As I spoke to Hansen, Goldstream Valley had just selected their installer. Solarize announced that ABS Alaskan also won the bids for the Ester and the combined College/Eielson Farm Road areas.
Jim Norman, owner of ABS Alaskan, says that he assumes a 50% retention rate of people who say they are interested. In Fairbanks, 173 households and businesses applied through the Solarize program. Assuming past retention rates, Norman thinks 70 to 80 homes will go through with the installation.
The Impacts of COVID-19
Right now, the economy is unstable due to the COVID-19 pandemic. But, Norman says, “Assuming the economy doesn’t tank the whole Solarize program, there’s going to be a lot of solar going in Alaska.” Down in the Kenai Peninsula, another Solarize campaign has organized 80 households.
However, in Fairbanks, the College Road area Solarize group all but dissolved, as they were mostly commercial buildings. Because the coronavirus has forced many businesses to close, employees are in a holding pattern or laid off, and budgets have tightened.
Chapin says that of the 75 Goldstream people that he rallied, only one-third have returned their site assessment requests. The drop-off concerns him. “I am not sure if it’s because people are so consumed because they have had to change their lives, concerned about their health risks, or the economic impact [the virus] has had on their lives,” he says — or some combination of all three.
At Solarize Fairbanks, Hansen has also seen the effects of the pandemic. “We have had individuals and businesses pull out of the program, due to the already substantial losses from retirement savings in the stock market and business closures.” She thinks many more people who may have been interested or on the fence will simply put solar installations on hold.
The Solarize program plans to move forward, however. Solarize Fairbanks acts as an organizational framework, supporting residents as an information clearinghouse and helping residents get the best discount. Chapin is hoping to keep the momentum going through personal outreach, even if it has to be socially distant.
“We will be checking in the area organizers [like Chapin], and with the installers to make sure that the installations are being done as proposed,” says Hansen.
Reduced But Significant Costs, Diverse Motivations
The costs, even with the deep discounts, are not insignificant. The average Fairbanks solar installation price for a home can be anywhere from $10,000 to $30,000. The price is dependent on the array size, generally calculated in watts. Using the discounted installed cost of $3 a watt, before the tax credit, a home installation of 5 kW would cost around $15,000. According to the Golden Valley Electric Association’s website, a typical home in Fairbanks uses around 600 kWh per month.
Residential installations generally fall into two categories, according to Norman. “It is dependent on what the customer wants to accomplish,” he says during a phone interview.
Norman asks his customers what they want to gain in putting in a solar system, “Some people want a minimum sell-back system, so we’ll size it to their summer load balance.” Often, the summer energy load is lower than the winter energy use, so the resident will offset only a portion of their annual electricity use during the summer months.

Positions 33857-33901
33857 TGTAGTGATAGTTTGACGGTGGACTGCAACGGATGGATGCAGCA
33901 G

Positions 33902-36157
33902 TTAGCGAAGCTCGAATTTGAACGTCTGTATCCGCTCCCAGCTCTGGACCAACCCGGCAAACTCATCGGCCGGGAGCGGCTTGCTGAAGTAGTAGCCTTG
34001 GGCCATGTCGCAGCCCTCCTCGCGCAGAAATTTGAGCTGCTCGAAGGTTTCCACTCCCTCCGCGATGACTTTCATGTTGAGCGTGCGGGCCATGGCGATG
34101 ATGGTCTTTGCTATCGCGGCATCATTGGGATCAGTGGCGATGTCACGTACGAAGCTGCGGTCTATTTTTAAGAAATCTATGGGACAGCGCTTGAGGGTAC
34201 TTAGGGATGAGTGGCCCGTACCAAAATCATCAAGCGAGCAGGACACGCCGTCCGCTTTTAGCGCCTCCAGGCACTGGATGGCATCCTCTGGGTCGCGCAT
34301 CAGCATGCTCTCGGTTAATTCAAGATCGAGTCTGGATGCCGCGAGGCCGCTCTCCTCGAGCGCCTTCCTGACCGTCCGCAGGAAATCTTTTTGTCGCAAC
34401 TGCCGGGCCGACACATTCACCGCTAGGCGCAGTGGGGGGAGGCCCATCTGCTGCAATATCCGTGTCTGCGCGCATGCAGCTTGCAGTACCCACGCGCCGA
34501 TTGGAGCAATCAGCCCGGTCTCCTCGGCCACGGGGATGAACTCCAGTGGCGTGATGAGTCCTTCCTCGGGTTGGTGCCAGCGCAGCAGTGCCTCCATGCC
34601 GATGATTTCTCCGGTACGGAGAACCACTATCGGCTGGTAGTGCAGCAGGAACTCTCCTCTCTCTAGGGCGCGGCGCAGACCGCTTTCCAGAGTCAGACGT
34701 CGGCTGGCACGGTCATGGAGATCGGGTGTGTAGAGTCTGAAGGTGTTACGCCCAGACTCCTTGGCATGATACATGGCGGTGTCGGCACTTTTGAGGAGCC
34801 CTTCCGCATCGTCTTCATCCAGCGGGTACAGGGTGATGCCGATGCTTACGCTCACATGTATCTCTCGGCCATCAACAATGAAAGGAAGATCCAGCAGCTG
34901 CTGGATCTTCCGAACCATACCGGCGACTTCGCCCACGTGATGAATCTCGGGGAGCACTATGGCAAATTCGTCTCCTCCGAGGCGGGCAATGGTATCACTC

Other people, he adds, aim for a net-zero system, or producing all or more of their electricity use from solar. Producing all of your electricity from solar power requires more arrays, as in the winter there is less sunlight. “You need to have the roof (or ground) space for it,” he says.
Chapin recalls a conversation with Norman where he explained that the most cost-efficient system would be one that matched a home’s electricity usage over the summer months, but that going beyond that requires a larger installation. This larger installation, however, would have a longer payback, according to Norman.
Longtime Fairbanks resident Eric Muehling installed solar panels on two rental cabins he owns off Farmers Loop. The iconic cabins, seen from the Alaska Dog Mushers Association trails, each boast a large, vertical 5 kW solar array. Muehling installed these 10 to12 years ago, before solar installation prices started their steep descent.
“It was the right thing to do,” says Muehling. “It was the right thing for the Earth.” His initial cost was a cash outlay of $80,000, and there was a 30 percent tax incentive that he could use against his 18 rental properties, which offset some of the cost. He expected it would take 20 years to pay off, and the installed price was $8 a watt.
Installation prices have since dropped, with the help of the economies of scale afforded by the Solarize program, to below half of what Muehling paid. This helps incentivize a new solar purchaser like Chapin.
Despite the higher cost and longer payback, Chapin says he wants to go with a larger installation, “just as a matter of principle. I’d like to offset my annual energy use.” He adds that he would like to shift from a fuel-burning heating and domestic hot water system to an electric heating system. He is also considering an electric vehicle, especially if he is producing more electricity than he is using in the summer.
The average Fairbanks and Anchorage residential solar installation is in the 3-4 kW range. Using NREL’s PVWatts calculator to model Fairbanks annual solar radiation, this size solar installation could produce 4,041 kWh a year, averaging at 336.7 kWh per month. That is more than half of the average Fairbanks’ resident’s electricity use. At the GVEA residential electric rate of 24 cents per kilowatt-hour, the installation would pay for itself in 12 years.